View Full Version : Curtin University Perth, WA

10 October 2009, 03:09 AM
Hi, has anyone been to curtin university in perth?, I was thinking of taking a degree, possible fine arts or digital arts and was looking for some feedback on what the uni is like, or if possible what these two degrees are like.

I have been thinking of doing this for a long time and have read many posts saying its important to be an artist first rather than just being a button pusher on software, so I am thinking Fine Arts must be the way to go to give me that grounding first

Can anyone offer some advice ?


10 October 2009, 04:29 AM
I have a brother who works at Curtin, but not in the art department ;)

I haven't heard much about studying art at Curtin, but I haven't heard any horror stories either. Like all schooling, what you get out of it will mostly be down to what you put in. Studying art there will hardly be a step backwards.

Check the fine arts course carefully- a lot of fine art courses are filled with art theory (history) and very little else. A call to Curtin to clarify just what each course contains could be a good move.

10 October 2009, 01:08 PM
I attend the University of Western Australia (electrical engineering), but Curtin is a respectable university - especially in areas concerning technology and business (at least, that's how it markets itself and the reputation it's earned in W.A.)

I certainly wouldn't recommend any university outside U.W.A. or Curtin in Western Australia - and Curtin would probably be best for what you're considering studying.

10 October 2009, 04:56 PM
I went for an interview there back in 04 for the 3d animation program and they said
I probably learnt more at my graphic design course at TAFE than what they could teach me
at Curtin..maybe times have changed since.

10 October 2009, 05:16 PM
I did Multimedia at Curtin for a semester back in 2005(or 2004, can't remember heh) and it sucked. I quit after 6 months.

I was doing motion graphics and 3d. It went like this... here's a project, here's the software, do it. The teachers were a joke and so were most of the students. It was obvious to me they let anyone into the course, because 80% of the work i saw was horrendous.

I can't really comment much on a fine arts course though. It could be totally different.

10 October 2009, 05:36 PM
Things might have changed since 2005. I believe the games course at Curtin was being overrun by poorly skilled students (kids fresh out of school who didn't really want to be there), so they put measures in place to cull those who wouldn't be suited to the course, which then improved the quality of things a great deal, apparently.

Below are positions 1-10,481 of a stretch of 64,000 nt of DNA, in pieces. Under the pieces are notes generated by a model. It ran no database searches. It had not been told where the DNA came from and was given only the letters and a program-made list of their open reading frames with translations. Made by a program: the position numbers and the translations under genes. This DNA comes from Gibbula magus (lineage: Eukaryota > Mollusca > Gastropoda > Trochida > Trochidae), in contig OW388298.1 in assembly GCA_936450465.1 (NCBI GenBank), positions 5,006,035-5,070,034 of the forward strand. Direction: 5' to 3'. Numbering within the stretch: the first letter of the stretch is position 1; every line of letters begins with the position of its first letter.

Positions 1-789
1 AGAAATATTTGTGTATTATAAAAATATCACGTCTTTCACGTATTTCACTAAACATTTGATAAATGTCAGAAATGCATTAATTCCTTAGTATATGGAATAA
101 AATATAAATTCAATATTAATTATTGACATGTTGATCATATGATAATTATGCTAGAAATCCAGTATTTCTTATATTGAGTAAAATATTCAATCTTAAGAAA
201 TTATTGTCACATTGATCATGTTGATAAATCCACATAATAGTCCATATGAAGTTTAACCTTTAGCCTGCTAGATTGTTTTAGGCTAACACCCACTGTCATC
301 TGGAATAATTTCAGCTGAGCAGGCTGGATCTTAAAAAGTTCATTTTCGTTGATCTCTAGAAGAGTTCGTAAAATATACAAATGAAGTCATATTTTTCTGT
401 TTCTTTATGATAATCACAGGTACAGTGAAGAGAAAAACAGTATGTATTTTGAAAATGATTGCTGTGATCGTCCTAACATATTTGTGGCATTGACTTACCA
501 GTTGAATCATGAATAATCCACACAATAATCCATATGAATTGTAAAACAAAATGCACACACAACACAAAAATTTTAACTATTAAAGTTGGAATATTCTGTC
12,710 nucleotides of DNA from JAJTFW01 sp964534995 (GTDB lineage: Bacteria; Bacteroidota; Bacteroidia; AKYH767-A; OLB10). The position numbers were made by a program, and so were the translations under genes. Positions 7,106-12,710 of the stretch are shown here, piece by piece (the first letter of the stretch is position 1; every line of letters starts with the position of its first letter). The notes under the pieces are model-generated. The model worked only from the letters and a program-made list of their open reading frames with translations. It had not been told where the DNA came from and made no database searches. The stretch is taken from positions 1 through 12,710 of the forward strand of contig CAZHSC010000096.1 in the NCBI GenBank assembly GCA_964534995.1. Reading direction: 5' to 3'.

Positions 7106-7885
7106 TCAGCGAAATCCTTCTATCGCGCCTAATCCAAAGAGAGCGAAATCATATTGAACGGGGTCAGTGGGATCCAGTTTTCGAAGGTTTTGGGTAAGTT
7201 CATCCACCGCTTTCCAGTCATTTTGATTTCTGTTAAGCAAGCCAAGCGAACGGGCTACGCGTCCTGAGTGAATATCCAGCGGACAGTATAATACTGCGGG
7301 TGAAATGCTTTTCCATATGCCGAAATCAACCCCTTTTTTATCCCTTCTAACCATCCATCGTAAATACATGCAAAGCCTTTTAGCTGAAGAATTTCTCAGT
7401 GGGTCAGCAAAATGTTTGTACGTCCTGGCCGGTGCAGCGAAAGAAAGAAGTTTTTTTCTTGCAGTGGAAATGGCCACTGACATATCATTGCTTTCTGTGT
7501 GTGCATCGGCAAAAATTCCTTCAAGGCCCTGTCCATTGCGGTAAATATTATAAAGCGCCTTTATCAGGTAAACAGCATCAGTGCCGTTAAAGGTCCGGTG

I'm not sure how true this is as I'm yet to see the results from a student that's been through that course recently, but if the same thing has happened with the 3D courses (that is, there's a solid entrance test) the quality of things might be improved. That said, there are very, very few skilled 3D people in the educational system, so that might not be saying much.

11 November 2009, 01:27 PM
Was there last year for an art exchange program.

The impression i had about that place was pretty good, generally favorable learning conditions, BUT, could pretty much tell from the grad show that Curtin is probably more specialized in traditional arts as there aint any notable CG around.

12 December 2009, 02:11 AM
I went to Curtin in '02 and did some animation units which were a waste of time. The Film and TV units there are alright but while the tutors are receptive to VFX they aren't skilled in the technical side of things. However, for fundamentals of film they do probably the best in Perth.

3D animation and interactive design at Curtin is an interesting one. I was actually helping out tutoring there this year (I never did finish my degree, opting to get a job instead) for Game development. I know that some students seemed surprised to have someone who could answer technical questions and operate Maya in a fast an efficient manner. There were some tutors I met who were skilled with Maya but the school wasn't really geared to teach technical skills with most of the senior staff having not been working in a professional studio atmosphere for quite a number of years.

This isn't necessarily a bad thing.

I guess in the end Curtin is aiming at providing design fundamentals as opposed to technical fundamentals in the fields of animation, interactive design and cg. The good part of this is that it means motivated students who want to get a lot of out their tutors probably can make good use of the school and will come out better candidates for work because of it. The bad part is that you're not going to learn how to use the software in a way that's comparable even to self-directed learning.

At the end of the day is a university tacking on interactive media development. The courses seem to be improving though which speaks of a commitment to changing things, hopefully.

12 December 2009, 10:30 AM
is pjcad at Malaysia good?

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